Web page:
OREMUS: 9 March 2007
steve.benner at oremus.org
Thu Mar 8 22:16:46 GMT 2007
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OREMUS for Friday, March 9, 2007
Geoffrey Studdert Kennedy, Priest, Poet, 1929
O God, make speed to save us;
O Lord, make haste to help us.
Blessed are you, God of compassion and mercy:
you accepted the sacrifice of your Son,
who have himself up for the sake of all.
You train us by his teaching
and school us in his obedience,
that as we walk his way of sacrifice,
we may come to share in your glory.
For these and all your mercies, we praise you:
Father, Son, and Holy Spirit,
Blessed be God for ever!
An opening canticle may be sung.
Have mercy on me, O God,
according to your loving-kindness;*
in your great compassion blot out my offences.
Wash me through and through from my wickedness*
and cleanse me from my sin.
For I know my transgressions,*
and my sin is ever before me.
Against you only have I sinned*
and done what is evil in your sight.
And so you are justified when you speak*
and upright in your judgement.
Indeed, I have been wicked from my birth,*
a sinner from my mother's womb.
For behold, you look for truth deep within me,*
and will make me understand wisdom secretly.
Purge me from my sin and I shall be pure;*
wash me and I shall be clean indeed.
Make me hear of joy and gladness,*
that the body you have broken may rejoice.
Hide your face from my sins*
and blot out all my iniquities.
Create in me a clean heart, O God,*
and renew a right spirit within me.
Cast me not away from your presence*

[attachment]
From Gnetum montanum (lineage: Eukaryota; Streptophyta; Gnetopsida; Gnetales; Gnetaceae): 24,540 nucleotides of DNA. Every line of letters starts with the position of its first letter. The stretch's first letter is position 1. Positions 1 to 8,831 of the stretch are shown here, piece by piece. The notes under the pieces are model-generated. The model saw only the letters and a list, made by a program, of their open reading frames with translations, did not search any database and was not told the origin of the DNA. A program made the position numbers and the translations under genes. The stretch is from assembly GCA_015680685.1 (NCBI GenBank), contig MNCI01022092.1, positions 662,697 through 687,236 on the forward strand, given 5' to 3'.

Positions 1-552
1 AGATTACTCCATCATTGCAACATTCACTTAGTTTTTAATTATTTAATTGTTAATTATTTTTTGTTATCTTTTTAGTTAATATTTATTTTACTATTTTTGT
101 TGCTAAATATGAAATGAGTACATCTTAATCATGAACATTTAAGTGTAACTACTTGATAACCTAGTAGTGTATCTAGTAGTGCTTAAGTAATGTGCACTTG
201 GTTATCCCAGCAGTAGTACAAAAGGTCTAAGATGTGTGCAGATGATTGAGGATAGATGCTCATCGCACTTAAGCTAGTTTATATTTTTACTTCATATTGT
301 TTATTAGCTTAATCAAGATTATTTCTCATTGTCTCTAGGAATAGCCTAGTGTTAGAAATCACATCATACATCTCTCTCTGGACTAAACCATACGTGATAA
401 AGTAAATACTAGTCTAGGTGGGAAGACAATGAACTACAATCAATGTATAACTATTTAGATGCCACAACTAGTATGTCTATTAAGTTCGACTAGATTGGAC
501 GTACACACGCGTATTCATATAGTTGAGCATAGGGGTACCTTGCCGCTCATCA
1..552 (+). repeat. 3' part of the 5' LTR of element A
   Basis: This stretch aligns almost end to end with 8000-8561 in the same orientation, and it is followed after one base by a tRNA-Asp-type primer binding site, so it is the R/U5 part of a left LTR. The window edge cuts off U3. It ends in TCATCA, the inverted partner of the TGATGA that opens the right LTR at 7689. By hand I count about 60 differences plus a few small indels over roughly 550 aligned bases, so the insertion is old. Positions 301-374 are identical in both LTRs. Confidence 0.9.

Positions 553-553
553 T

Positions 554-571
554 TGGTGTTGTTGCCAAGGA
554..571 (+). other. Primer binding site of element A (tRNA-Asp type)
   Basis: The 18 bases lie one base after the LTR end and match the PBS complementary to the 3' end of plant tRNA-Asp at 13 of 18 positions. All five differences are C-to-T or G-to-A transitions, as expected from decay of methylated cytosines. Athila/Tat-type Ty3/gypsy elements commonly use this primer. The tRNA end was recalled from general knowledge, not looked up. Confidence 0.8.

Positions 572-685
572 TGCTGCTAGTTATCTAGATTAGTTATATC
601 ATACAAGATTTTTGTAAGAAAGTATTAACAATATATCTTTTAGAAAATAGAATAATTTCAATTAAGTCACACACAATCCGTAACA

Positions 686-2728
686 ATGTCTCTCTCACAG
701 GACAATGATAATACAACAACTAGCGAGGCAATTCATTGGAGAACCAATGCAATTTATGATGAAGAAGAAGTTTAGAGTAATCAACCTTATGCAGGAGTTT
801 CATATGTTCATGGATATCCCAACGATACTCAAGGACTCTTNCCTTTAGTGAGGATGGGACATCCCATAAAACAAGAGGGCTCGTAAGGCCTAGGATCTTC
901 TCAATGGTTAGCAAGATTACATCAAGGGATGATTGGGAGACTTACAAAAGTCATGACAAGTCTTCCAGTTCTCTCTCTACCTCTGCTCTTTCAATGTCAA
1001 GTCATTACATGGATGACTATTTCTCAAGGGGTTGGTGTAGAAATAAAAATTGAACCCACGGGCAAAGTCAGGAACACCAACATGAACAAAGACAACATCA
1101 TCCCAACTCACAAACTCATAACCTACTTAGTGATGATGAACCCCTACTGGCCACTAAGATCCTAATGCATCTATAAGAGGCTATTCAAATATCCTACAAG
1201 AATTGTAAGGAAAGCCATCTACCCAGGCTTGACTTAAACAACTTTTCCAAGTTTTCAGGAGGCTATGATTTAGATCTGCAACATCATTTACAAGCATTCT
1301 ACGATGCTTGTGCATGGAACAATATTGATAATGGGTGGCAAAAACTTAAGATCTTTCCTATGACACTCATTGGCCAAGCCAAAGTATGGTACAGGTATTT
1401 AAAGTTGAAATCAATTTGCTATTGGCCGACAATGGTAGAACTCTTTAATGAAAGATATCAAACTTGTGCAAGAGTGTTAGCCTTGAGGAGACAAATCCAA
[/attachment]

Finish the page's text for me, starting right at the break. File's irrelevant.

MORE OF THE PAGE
and take not your holy Spirit from me.
Give me the joy of your saving help again*
and sustain me with your bountiful Spirit.
I shall teach your ways to the wicked,*
and sinners shall return to you.
Deliver me from death, O God,*
and my tongue shall sing of your righteousness,
O God of my salvation.
Open my lips, O Lord,*
and my mouth shall proclaim your praise.
Had you desired it, I would have offered sacrifice,*
but you take no delight in burnt-offerings.
The sacrifice of God is a troubled spirit;*
a broken and contrite heart, O God, you will not despise.
Be favourable and gracious to Zion,*
and rebuild the walls of Jerusalem.
Then you will be pleased with the appointed sacrifices,
with burnt-offerings and oblations;*
then shall they offer young bullocks upon your altar.
A Song of Christ the Servant (1 Peter 2.21b-25
Christ suffered for you, leaving you an example,
that you should follow in his steps.
He committed no sin, no guile was found on his lips,
when he was reviled, he did not revile in turn.
When he suffered, he did not threaten,
but he trusted himself to God who judges justly.
Christ himself bore our sins in his body on the tree,
that we might die to sin and live to righteousness.
By his wounds, you have been healed,
for you were straying like sheep,
but have now returned
cato the shepherd and guardian of your souls.
How good it is to sing praises to our God!*
how pleasant it is to honour him with praise!
The Lord rebuilds Jerusalem;*
he gathers the exiles of Israel.
He heals the brokenhearted*
and binds up their wounds.
He counts the number of the stars*
and calls them all by their names.
Great is our Lord and mighty in power;*
there is no limit to his wisdom.
The Lord lifts up the lowly,*